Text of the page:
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Thread: Coming Out.

  1. #1

    Default Coming Out.

    I was just curious as to how people on here are gay, lesbian, bi.. ect. What was it like coming out for you? I know it was terrible for me. I didn't really get to come out my parents found me out by going through my stuff, and reading personal things. They read through my MeetMe account, and my journal. :/ They yelled at the top of there lungs on spring break vacation in the middle of a crowded ice cream shop to everyone that they didn't like it when I lied to them and they couldn't believe I was gay. They continued to yell at me until we left making me wish I was just dead. They really don't care anymore, and I feel so separated and distant from them.

    I mean if anyone cares to share their experience or story. Not like anyone probably will.

  2. #2

    Default

    I'm personally straight as a well fletched arrow, so therefore I cannot contribute to your post in that regards, but your very last sentence saying "nobody probably will" is a terrible way to end a discussion. Encourage conversation, not others pitying you! That's what these forums are all about in my opinion. Sharing thoughts and experiences in a non hostile environment.

    Either way, it seems like your parents were more trying to shame you publicly, when in all honesty, it sounds like they shamed themselves. Normal human beings, whether they are supportive or unsupportive of your lifestyle choices, just don't do that. So take a small victory in knowing your parents publicly made asses of themselves.

  3. #3

    Default

    Sometimes you must look at the side of the parents' view and contemplate their actions. Yes, there are stories of parents understanding and always knowing, as well as understanding and being clueless about their child's sexual orientation. Ultimately, it's different for everyone and though yours may be negative, perhaps with time it may change. A parent has to absorb information about finding out their child is gay. One that is commonly cited is "Did I do anything wrong?" and that is usually due to a lack of understanding about orientation and that it isn't a choice. They have to understand that you are you and that you are simply wired to be attracted to the gender that you are attracted to; ie. The heart wants what it wants.

    Another, is that if their child is gay they have worries that they won't have a grandchild. That is something I've observed while reading through threads on various places on the internet. Parents who have seen their child grow up and the next step in life is a grandchild for them to spoil. With the orientation being same sex, that possibility goes out the window. Again, that isn't with every parent, but there are parents who have that worry. Maybe you don't want children or maybe you do? There are options of adoption, but they must understand that it's your life and not theirs.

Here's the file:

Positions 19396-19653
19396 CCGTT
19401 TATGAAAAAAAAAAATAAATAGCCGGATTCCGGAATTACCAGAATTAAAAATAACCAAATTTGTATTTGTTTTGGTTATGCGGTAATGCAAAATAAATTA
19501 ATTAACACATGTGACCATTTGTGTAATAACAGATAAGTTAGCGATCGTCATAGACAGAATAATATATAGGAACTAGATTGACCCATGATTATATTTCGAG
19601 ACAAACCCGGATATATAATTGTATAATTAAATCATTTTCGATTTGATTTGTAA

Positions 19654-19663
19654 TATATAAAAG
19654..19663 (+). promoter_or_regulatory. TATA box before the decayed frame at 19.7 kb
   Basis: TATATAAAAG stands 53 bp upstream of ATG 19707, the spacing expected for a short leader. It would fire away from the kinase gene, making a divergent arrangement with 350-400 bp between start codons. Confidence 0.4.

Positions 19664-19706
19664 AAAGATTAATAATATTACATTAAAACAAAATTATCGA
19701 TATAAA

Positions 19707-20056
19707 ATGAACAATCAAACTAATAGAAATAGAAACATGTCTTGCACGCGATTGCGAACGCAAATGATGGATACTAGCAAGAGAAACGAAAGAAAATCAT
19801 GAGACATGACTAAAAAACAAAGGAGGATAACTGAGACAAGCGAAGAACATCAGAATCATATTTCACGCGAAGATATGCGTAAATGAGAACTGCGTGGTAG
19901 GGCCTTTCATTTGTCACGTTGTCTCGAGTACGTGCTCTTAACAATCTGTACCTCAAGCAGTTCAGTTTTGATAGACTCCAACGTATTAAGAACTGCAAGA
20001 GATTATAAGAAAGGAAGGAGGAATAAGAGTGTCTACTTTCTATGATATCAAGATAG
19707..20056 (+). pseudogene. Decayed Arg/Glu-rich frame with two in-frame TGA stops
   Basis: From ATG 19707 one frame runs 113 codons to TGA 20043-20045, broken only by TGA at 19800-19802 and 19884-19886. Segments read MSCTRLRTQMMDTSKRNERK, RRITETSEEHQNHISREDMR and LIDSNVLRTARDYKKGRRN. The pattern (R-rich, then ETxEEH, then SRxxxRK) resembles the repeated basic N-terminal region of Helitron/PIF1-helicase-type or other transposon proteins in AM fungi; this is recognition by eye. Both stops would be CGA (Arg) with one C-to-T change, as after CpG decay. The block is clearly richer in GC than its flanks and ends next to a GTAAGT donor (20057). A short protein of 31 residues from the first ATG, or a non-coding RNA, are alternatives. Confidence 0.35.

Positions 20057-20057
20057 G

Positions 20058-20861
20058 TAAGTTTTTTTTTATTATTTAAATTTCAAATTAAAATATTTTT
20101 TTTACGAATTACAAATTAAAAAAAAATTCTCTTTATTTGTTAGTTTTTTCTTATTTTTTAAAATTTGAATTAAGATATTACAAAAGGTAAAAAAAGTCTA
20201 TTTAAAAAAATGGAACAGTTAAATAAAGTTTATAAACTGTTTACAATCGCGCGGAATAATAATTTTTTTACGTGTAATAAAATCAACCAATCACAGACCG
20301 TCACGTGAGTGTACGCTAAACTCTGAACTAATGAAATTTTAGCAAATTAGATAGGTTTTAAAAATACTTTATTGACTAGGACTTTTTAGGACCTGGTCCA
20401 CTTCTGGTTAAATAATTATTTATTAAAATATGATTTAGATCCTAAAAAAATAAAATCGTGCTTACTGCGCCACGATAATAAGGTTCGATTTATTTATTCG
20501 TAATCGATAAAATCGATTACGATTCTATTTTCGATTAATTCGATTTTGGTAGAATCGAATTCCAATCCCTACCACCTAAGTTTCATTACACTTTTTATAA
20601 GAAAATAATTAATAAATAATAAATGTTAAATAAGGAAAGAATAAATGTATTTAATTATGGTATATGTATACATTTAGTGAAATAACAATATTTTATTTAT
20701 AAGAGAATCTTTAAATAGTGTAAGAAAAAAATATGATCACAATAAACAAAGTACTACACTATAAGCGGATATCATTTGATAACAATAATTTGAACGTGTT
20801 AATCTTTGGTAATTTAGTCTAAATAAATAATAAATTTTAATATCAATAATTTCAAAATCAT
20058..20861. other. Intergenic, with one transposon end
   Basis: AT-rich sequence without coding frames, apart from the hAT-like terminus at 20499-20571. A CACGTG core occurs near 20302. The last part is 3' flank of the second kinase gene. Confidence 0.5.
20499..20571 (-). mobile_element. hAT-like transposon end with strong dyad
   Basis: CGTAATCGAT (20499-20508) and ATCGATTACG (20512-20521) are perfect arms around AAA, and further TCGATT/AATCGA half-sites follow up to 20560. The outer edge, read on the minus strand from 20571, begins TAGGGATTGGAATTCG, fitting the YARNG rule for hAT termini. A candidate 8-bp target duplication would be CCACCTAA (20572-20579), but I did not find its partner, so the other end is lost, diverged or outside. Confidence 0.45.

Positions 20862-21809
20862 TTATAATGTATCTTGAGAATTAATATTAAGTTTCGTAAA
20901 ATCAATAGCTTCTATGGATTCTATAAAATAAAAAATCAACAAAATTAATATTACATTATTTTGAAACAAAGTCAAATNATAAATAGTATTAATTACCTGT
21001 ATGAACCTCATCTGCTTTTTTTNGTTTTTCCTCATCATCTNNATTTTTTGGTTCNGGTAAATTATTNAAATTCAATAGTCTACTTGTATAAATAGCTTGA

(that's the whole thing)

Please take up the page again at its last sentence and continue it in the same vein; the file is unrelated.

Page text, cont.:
A parent can have expectations of you and hopes and dreams that they see fizzling away. It could pertain to the children thing or dreams of attending a wedding or anything really that they play into their head. They may even have negative mental images of what this means.

    Now! The fact is outting you in a public place was about the worst thing they could do when dealing with a gay child or any child really. To bring it in the public spotlight was almost a form of shaming and they most definitely owe you an apology regarding that. Because, otherwise, how can you come to them for help or advice if they are going to act like that? How can you have an open relationship if they aren't open-minded? It is not your intentions to hurt them nor is it your intentions to incite such drama. You are the person you are and they need to accept that person and realize their child is still there. Only, that with their acceptance can you truly be open to them and they can see the beautiful person there. I don't know whether they have reasons behind their negative response (IE misguided beliefs, etc etc etc) nor do I know you at all. I want to reason, because I hope reason can be found and that things can be patched.

    You can try and get them to read information, even write them something in hopes they will read it. Carefully word everything and even look for help on the internet regarding it. Who you kiss, love, and lay next to at night is your business and yours only. Don't ever despair either. There are tough roads in life and tough times, but it certainly gets better. There is absolutely nothing wrong with having a different sexual orientation. What is wrong is loving a child conditionally.